Eduard Shevardnadze, a ground-breaking Soviet foreign minister and later the president of an independent Georgia, has died at the age of 86.
His spokeswoman, Marina Davitashvili, said he died after a long illness. She did not say where he died.
Mr Shevardnadze swept heroically across the international stage in the final years of the Soviet empire, helping topple the Berlin Wall and end the Cold War.
But as the leader of post-Soviet Georgia his career in the public eye ended in humiliation and he was chased out of his parliament and forced into retirement.
Mr Shevardnadze’s wife, Nanuli, died in 2004. The couple had a daughter and a son.
As Soviet foreign minister, he was the diplomatic face of Mikhail Gorbachev’s liberalising policies. Following the wooden Andrei Gromyko, Mr Shevardnadze impressed Western leaders with his charisma, quick wit and his commitment to reform.
He helped push through the withdrawal of Soviet troops from Afghanistan in 1989, signed landmark arms control agreements and helped negotiate German reunification in 1990 – a development that Soviet leaders had long feared and staunchly opposed.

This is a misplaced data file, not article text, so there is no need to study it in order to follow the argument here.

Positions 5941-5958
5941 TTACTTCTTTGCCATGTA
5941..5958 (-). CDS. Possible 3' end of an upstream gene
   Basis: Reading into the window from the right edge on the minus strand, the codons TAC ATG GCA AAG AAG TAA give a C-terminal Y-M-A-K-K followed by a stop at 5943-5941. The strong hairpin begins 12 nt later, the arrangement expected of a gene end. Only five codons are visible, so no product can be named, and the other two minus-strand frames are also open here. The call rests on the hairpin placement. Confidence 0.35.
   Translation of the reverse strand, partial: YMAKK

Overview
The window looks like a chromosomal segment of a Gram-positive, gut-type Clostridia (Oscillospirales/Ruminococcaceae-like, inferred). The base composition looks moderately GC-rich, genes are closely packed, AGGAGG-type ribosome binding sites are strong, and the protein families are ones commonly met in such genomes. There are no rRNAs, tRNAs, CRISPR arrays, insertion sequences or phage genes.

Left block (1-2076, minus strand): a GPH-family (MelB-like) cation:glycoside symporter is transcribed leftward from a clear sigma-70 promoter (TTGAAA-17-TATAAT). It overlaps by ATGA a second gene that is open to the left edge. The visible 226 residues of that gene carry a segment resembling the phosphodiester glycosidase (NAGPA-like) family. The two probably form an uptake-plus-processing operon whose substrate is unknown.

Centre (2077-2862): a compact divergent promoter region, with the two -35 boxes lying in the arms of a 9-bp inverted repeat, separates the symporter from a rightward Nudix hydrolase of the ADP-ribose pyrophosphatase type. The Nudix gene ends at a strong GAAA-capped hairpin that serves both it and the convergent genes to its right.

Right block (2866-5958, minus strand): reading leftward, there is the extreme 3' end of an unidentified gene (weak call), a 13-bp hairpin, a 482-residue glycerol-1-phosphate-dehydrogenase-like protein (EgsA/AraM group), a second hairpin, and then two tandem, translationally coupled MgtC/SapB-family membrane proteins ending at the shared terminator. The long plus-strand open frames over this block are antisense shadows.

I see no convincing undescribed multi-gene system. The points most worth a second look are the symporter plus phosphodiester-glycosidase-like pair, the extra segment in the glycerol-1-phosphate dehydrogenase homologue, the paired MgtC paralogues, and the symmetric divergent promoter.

Western leaders, especially Germans, would remain grateful for Mr Shevardnadze’s work as foreign minister. But in the former Soviet Union those nostalgic for a return to superpower status lumped him with Mr Gorbachev in the ranks of the unpardonable.
Mr Shevardnadze resigned in December 1990, warning that reform was collapsing and dictatorship was imminent. A year later, the Soviet Union collapsed.
Mr Shevardnadze returned to Georgia and was elected president for a five-year term in 1995.
He survived two assassination attempts, including an assault on his motorcade with anti-tank weapons.
Although he had pursued a pro-Western policy, Georgia under Mr Shevardadze became plagued by corruption and a deterioration of democracy.